How do you work out the exposure of commodities on your business? Simply take your portfolio of purchases and boil them down to their constituent raw materials, list them, consolidate by raw material in a matrix and then add them up. You will have transparency of both direct and indirect exposure.

In reality, the industrial packaging company in question had a steel spend of €30m across its total €260m spend. When the underlying commodity index (which is directly linked to 70% of its steel materials spend) increased by 53% in two years, the knock-on effect was an €11m increase in cost; 4% on total external spend and 2% on the total costs of the company. A significant impact on its bottom-line, and one that procurement had to tackle.

How to manage commodity costs

There are three stages to implementing commodity-cost management. The first two stages create transparency and tactical advantage, the third is strategic action.

Undertake a structured spend analysis. Identifying representative parts and building a cost breakdown for each part develops a detailed material cost analysis. Consolidating the analysis for a representative range of parts builds a raw material spend matrix that can be used to identify common commodities and quantify the levels of dependency. Now you have material transparency.

Link the commodity costs to market indices. This gives you an instant tactical advantage to negotiate with suppliers. You now have a should-cost model for any time period, based on how individual cost elements change with market movement of the underlying commodities. Now you know what the impact is and you can model scenarios to understand what the exposure could be in the future.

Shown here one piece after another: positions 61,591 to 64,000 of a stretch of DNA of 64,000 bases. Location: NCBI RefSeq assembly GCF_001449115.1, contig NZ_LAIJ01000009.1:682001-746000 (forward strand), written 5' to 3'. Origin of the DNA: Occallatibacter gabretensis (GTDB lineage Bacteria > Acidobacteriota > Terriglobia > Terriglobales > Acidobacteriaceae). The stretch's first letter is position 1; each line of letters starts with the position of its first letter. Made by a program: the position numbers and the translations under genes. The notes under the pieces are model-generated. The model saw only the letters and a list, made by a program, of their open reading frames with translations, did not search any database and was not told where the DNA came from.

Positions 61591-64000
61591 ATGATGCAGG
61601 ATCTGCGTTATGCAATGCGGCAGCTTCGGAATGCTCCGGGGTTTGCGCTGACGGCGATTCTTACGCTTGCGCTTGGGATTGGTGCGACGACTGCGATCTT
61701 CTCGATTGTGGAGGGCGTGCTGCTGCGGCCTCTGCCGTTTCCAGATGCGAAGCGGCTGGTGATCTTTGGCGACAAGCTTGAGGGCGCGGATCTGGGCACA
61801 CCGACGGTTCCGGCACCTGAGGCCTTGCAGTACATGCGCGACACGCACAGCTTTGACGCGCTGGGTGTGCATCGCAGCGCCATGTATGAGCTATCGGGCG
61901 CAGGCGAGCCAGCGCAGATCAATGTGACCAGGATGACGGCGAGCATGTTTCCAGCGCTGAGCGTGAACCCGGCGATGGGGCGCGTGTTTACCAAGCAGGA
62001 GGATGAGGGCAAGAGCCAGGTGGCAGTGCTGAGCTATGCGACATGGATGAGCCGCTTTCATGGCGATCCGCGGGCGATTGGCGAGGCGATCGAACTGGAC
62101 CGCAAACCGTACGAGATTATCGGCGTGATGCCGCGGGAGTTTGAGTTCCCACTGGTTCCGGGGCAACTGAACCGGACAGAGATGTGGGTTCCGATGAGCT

Implement actions to reduce volatility and cost. Understanding the size and sensitivity of your exposure to commodity movement allows you to build strategies to either reduce volatility, reduce cost or both. Strategies for managing volatility include hedging instruments, aligning pricing systems for both buying and selling, and developing new products to eliminate high-exposure commodities

Reducing volatility by aligning pricing systems allows procurement to show its value. Linking prices to commodity indices on both sides passes through the exposure and mitigates the risks. Taking that strategy forward a step, by implementing the right commodity-cost management strategies, companies are often able to buy below those indices, making an improvement to margin.